by Bruce A. Smith
The search for Nicole White has revealed a strange mix of decision-making and behaviors among officials, and her family and friends on how best to find the Orting mother of two, missing since Saturday June 6.
After a very public search of the Webster Hill area on Monday when Nicole’s car was found abandoned in Graham, the Pierce County Sheriff’s Department and the county’s Search and Rescue teams have opted for a more secretive approach.
It is now known that after its search in Graham the official effort moved mid-week to the lands of Joint Base Lewis McChord.
“The Pierce County Sheriff’s Department was in charge, and they told us that they were planning to investigate several of our training areas out that way (Graham-Spanaway),” Public Affairs Officer John Norgren told the Mountain News on Friday.
However, the official search has moved again apparently, and Sheri Badger, Public Information Officer of the Pierce County Department of Emergency Management told the Mountain News that her agency’s Mobile Operations Command Center had been deployed to the joint search operations headed by the PCSD, and she expected the search to continue into the weekend.
“They are out there searching,” Badger said, but she declined to give any exact locations.
In addition, Detective Ed Troyer, spokesperson for the PCSD, emailed the Mountain News on Friday evening and said the primary search area for Nicole was now in eastern Pierce County, but he would not give any specifics.
This counters information released by several news organizations, such as the Seattle PI-online and the Chehalis Chronicle that the search for Nicole White had moved into “three cities of Washington State.”
But all of this is news to the family and friends of Nicole who have gathered at the Rainier View Christian Church on 224th St in Graham to organize their own search for their loved one.
“We haven’t heard anything,” said “Margie,” the woman who has taken on the role of managing the encampment.
“But we’re looking everywhere, and we’re not going to stop until we find her,” Margie added.
However, her group’s efforts are quite separate from the official search.
“The police are pretty ‘hush,’” Margie said. “They pretty much won’t tell us anything.”
Expanding, Margie and others from the “Help Find Nicole” group said they have been told not to join the official search and instructed not to comb through private and residential properties.
“So, we’re looking wherever people will let us. We’re mostly searching in the outskirts of where the car was found,” Margie added.
In fact, when a caravan of Help Find Nicole searchers started looking along the boundaries areas of JBLM lands in Spanaway off 8th Ave, military police descended upon them quickly and asked them to leave.
“They got on us before we even got out of our cars!” said one volunteer. “It was like a SWAT team or something.”
As a result, Margie said the group’s primary role was to “cushion” the family and provide emotional support.
They are also stockpiling water, apples, flashlights and reflective vest for the searchers who go out – giving them a rest place and bathrooms after their trek, along with providing the emotional support of those who appreciate their efforts.
“There’s lot of dead ends, and it’s hot, and people are beat up, but we need to do this,” said “Will” a young man who identified himself as a friend of Nicole’s “since high school.” Will appeared weary as he walked over the tables piled high with water and cookies after looking for his friend in the Spanaway area.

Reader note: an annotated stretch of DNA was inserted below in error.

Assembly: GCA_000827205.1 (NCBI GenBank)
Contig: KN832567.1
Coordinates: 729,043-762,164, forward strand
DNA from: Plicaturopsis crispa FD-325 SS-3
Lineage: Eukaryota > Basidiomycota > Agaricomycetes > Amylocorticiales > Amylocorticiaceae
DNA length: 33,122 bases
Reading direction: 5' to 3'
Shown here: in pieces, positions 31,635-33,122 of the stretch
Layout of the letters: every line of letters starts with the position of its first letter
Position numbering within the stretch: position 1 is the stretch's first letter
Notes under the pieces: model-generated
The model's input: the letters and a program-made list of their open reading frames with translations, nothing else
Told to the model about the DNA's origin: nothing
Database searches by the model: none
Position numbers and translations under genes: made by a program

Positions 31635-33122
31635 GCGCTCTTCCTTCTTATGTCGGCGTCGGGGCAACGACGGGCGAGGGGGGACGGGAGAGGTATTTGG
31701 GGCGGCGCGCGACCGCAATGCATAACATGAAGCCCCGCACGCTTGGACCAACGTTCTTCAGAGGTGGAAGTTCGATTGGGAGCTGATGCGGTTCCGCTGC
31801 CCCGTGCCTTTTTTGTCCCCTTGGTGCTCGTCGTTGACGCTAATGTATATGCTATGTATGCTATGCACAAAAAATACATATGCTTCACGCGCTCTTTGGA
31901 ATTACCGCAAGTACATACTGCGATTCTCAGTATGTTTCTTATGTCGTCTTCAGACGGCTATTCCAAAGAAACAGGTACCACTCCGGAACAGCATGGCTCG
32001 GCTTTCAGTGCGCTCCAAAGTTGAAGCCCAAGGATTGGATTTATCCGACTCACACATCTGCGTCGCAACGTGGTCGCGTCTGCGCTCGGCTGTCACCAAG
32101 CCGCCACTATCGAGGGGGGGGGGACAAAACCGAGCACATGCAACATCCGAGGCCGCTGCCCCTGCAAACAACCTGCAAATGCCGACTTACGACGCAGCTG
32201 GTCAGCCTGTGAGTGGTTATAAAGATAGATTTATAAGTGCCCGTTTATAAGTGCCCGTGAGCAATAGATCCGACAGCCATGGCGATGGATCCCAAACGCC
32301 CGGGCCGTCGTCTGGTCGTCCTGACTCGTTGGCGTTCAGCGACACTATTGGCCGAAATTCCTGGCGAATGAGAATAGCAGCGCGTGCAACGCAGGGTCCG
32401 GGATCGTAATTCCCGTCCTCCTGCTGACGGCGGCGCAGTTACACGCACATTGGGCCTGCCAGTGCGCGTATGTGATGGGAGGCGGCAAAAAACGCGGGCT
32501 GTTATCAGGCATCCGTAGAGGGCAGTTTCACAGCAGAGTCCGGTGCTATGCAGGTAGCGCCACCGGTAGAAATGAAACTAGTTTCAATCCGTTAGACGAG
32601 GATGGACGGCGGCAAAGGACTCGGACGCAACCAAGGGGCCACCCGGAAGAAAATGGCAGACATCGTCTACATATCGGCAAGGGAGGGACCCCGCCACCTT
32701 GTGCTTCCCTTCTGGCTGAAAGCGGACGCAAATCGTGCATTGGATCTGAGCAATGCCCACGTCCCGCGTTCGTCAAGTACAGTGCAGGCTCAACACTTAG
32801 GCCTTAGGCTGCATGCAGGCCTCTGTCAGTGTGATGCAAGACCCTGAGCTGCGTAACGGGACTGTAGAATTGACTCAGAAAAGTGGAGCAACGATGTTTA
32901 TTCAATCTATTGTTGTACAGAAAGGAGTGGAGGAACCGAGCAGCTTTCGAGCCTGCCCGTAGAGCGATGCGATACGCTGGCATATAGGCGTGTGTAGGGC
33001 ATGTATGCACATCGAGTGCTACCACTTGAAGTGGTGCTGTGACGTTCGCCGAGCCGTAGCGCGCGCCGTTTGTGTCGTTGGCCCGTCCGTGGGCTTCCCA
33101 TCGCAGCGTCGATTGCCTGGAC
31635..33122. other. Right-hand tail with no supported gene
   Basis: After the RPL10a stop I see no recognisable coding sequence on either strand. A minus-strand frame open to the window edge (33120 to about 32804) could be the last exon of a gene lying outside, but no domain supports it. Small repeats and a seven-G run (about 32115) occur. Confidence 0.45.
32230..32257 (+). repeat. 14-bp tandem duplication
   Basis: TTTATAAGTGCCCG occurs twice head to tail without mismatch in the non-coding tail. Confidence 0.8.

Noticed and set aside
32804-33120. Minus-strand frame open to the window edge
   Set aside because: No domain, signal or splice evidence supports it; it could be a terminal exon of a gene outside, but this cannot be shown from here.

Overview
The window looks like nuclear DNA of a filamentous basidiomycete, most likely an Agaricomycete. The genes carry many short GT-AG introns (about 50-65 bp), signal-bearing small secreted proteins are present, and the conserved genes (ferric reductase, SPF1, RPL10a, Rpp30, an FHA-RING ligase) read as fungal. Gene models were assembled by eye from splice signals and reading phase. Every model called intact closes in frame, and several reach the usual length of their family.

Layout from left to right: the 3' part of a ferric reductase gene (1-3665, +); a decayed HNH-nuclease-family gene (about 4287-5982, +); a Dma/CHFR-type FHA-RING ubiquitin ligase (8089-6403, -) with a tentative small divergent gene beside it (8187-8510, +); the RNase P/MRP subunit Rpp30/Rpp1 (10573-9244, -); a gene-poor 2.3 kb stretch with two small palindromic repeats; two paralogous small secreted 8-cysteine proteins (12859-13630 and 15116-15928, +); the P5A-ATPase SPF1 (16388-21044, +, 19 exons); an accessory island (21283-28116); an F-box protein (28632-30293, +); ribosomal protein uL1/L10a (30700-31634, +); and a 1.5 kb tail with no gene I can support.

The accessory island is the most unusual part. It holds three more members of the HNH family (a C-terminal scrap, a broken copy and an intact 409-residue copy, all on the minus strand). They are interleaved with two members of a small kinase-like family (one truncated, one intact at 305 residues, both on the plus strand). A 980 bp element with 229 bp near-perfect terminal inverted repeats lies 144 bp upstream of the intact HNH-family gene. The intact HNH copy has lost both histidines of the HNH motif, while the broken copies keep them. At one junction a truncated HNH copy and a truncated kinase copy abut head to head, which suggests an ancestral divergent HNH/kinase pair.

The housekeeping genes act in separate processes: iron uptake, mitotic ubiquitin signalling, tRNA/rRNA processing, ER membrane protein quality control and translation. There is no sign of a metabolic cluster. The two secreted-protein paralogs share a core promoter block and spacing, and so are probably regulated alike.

In fact, the entire group appears discouraged, although they are focused and resolute on their mission to find Nicole. When asked about what they think happened to Nicole, individuals shut the conversation down immediately.
“I don’t want to talk about that,” said Will.
Nevertheless, the effort to find Nicole seems to be growing. A former Graham resident, now living in Colorado, arranged with a local sanitary company to provide a Porta-Potty for the encampment.
In addition, Boeing has supplied numerous vests and flashlights, and Verizon has purchased cases of bottled water and apples.
“We’ll accept anything, but we need coolers, ice, and Gatorade,” said Margie. “We’re starting from nothing.”
However, one thing they aren’t asking for is financial support.
“We’re not asking for money,” Margie stressed, as a Bethel bus driver drove past, honked his horn and waved. Margie waved back and smiled, saying, “See?”
However, members of Nicole’s immediate family seem to be struggling. Two individuals whose names and phone numbers were posted on the initial set of flyers distributed to the community now refuse contact. In fact, one family member became openly hostile to a reporter asking for an update.
Further, the family does not seem to have an appointed representative who can provide either updates to the media or advocate for the volunteers.
Nicole’s father, Eddie Nieto, arrived Tuesday from his home in San Diego, and has assumed some roles of leadership, but even though cordial and open to this reporter in our initial interview he has been unresponsive subsequently.
Often the Help Find Nicole group seems to be twisting in the wind, with no liaison to the official search nor any support from the Red Cross or other community service groups.
Nevertheless, Crime Stoppers has issued a $1,000 reward for information leading to Nicole’s recovery.
As to Nicole’s fate, the PCSD’s Detective Ed Troyer is sanguine, saying in a Fox-13 interview that although he is hoping for a positive outcome he is expecting a “sinister” conclusion.
The encampment of Help Find Nicole, at the Rainier View Christian Church in Graham.
Nicole’s friend Will, returning from a search.
Editor’s Note: Over 5,000 readers have viewed the posts on the Nicole White search since our first article was posted 6. 9. 15. Thank you, and I hope the information is useful.